The garden lines the sidewalk leading to the USDA Service Center.
The garden consists of vegetables, flowers and herbs.
Each year something that hasn’t been tried before, is planted.
Produce from the USDA Service Center’s garden.
The concept of a People’s Garden wasn’t
new to District Conservationist Stacey Mathis. “Our office has had a
garden since 2005; glad to see it’s catching on!” joked Mathis.
The People's Garden was initiated February 12, 2009, during a ceremony
on the grounds of the USDA Building, commemorating the 200th birthday of
Abraham Lincoln. It is the goal of Agriculture Secretary Tom Vilsack to
create a community garden at each USDA facility worldwide. The gardens
are designed to provide a sampling of USDA's efforts throughout the
world as well as teach others how to nurture, maintain and protect a
The community garden project can include a wide variety of garden
activities including window boxes, tree planting, and field office
plots. The gardens will promote "going green" concepts, including
landscaping and building design to retain water and reduce runoff;
utilizing native plantings and using sound conservation practices.
At the Atoka NRCS Field Service Center, District Conservationist Stacey
Mathis touts about the garden that wraps around their building, and how
it was established in 2005.
“Right now we have squash, rosemary, flowers, tomatoes, bell pepper,
watermelons, chives, mini pumpkin, alfalfa, and elephant ears. I dug the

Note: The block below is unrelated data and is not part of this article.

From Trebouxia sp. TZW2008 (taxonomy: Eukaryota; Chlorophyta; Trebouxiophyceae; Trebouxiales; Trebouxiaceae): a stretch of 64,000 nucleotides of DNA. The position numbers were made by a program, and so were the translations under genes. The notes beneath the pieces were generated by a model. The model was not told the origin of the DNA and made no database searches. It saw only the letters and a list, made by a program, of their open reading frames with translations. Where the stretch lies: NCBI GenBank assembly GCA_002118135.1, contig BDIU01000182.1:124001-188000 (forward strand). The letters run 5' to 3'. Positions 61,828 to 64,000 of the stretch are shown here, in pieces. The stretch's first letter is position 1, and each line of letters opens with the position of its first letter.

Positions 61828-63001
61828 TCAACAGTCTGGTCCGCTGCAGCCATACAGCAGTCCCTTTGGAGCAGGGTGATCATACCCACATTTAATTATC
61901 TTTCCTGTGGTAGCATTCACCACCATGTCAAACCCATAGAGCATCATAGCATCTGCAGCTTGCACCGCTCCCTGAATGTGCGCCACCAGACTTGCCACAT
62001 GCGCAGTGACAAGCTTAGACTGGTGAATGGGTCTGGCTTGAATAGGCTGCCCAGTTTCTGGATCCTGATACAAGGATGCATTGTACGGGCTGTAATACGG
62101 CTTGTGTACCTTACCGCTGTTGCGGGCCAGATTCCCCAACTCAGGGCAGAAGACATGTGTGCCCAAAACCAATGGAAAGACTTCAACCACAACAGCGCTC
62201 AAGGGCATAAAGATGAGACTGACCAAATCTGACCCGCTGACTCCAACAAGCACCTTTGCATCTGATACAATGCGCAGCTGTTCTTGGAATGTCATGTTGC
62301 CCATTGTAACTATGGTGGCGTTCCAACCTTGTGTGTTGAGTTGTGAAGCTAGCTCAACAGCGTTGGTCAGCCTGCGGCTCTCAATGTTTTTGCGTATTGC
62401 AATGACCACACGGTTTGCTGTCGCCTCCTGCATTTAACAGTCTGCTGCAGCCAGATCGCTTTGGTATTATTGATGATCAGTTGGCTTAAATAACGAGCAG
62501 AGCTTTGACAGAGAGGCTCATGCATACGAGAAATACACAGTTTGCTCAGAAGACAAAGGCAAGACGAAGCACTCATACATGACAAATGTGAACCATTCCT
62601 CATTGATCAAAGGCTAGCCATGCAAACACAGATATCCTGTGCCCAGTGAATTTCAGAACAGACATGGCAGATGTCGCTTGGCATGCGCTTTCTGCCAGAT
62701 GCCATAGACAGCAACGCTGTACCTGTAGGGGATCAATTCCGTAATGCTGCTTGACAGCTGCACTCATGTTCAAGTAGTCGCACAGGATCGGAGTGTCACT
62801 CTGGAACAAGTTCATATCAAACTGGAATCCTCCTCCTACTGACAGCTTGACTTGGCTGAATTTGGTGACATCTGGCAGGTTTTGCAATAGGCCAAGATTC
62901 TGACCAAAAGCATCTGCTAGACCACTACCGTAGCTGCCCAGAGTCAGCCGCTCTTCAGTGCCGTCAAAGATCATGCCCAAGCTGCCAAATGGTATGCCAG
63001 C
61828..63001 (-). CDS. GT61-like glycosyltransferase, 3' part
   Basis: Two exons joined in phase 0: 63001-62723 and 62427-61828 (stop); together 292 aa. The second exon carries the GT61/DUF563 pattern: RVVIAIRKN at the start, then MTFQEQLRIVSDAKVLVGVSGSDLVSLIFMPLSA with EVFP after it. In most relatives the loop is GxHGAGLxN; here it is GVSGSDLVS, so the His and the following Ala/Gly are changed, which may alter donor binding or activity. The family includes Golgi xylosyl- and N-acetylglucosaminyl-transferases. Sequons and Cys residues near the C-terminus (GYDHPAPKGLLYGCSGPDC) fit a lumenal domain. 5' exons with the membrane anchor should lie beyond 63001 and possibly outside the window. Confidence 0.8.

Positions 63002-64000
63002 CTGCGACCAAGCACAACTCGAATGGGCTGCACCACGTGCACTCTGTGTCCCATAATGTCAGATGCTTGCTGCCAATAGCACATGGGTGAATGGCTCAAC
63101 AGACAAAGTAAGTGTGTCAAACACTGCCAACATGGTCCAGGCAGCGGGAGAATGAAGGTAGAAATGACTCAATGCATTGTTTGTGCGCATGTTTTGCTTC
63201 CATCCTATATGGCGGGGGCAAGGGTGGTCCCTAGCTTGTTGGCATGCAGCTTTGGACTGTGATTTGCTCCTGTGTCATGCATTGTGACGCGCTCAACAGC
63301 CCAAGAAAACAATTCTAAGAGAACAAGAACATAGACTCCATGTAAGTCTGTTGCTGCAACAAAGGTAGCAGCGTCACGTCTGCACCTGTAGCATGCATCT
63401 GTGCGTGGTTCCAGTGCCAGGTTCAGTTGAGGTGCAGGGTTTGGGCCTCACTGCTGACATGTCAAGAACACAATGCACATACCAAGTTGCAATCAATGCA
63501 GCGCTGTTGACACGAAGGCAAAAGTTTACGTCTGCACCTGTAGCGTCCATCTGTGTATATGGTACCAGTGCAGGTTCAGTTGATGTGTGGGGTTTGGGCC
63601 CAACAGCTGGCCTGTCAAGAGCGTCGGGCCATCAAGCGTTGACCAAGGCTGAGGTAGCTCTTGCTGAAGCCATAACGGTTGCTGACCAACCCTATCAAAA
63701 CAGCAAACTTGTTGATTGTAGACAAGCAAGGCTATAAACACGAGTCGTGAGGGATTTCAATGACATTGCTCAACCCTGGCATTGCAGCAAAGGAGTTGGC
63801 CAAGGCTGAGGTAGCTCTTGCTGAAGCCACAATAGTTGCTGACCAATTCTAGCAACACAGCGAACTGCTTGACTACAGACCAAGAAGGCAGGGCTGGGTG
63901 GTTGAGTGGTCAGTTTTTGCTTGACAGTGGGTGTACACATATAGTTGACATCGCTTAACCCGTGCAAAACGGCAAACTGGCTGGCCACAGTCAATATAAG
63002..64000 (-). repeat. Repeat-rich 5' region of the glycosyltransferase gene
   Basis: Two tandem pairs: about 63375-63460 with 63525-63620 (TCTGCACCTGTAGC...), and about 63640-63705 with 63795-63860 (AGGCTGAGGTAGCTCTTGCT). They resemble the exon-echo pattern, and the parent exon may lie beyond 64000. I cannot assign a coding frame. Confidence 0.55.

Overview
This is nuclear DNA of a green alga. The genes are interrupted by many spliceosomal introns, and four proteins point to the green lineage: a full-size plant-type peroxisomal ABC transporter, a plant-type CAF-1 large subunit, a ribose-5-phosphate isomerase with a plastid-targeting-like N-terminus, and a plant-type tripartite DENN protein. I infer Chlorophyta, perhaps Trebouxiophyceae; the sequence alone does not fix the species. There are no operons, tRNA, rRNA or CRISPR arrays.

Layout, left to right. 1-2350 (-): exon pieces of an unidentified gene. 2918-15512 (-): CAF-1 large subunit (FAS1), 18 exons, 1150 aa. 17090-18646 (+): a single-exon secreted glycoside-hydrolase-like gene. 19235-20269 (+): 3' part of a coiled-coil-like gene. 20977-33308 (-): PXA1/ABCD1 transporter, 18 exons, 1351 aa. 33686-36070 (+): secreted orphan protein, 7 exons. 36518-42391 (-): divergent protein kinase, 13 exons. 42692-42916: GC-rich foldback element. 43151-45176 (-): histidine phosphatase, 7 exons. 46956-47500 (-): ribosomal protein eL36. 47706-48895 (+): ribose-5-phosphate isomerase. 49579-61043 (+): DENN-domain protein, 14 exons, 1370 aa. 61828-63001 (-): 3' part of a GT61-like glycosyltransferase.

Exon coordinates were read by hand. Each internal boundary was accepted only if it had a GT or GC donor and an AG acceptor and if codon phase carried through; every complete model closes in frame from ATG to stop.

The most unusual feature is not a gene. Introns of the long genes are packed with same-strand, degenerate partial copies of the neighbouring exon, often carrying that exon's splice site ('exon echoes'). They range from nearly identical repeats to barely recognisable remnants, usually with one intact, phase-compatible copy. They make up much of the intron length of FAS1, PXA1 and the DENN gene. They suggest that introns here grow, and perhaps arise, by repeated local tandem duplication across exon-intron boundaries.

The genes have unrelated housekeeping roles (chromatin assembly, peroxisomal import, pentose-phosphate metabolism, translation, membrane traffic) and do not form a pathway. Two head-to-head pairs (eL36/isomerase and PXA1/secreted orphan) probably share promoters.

garlic at the end of May,” stated Mathis. Atoka County Conservation
District Secretary Glenna Bradford and Mathis demonstrate what a great
partnership can accomplish! “I do the planting and Glenna does the
watering. We sometimes call our garden ‘the little red hen garden’, if
you remember the story”, Mathis said.
Both claim that this garden project has been a very educational
experience. They chuckle when ‘old timers’ see their garden and proceed
to tell them what they need to do different. Or, visitors to the garden
reminisce about when their grandparents planted this or that. Some can
even tell you how many different things have been planted in the county.
Watering is done with a soaker hose to conserve water. Will all the
plants make it to harvest? “Probably not” claims Mathis, “there is some
kind of vicious wilt in the soil that is hard to control…but we just
Mathis says, “Each year, we try to plant things we have never tried
before, like sugar beets and soybeans. The alfalfa was planted for a
soil builder, and its’ flowers are pretty. We had lots of interest in
the tobacco so we will probably try it again. It came back from the
crown one year.”
To lean more about the USDA 'People's Garden' initiative, visit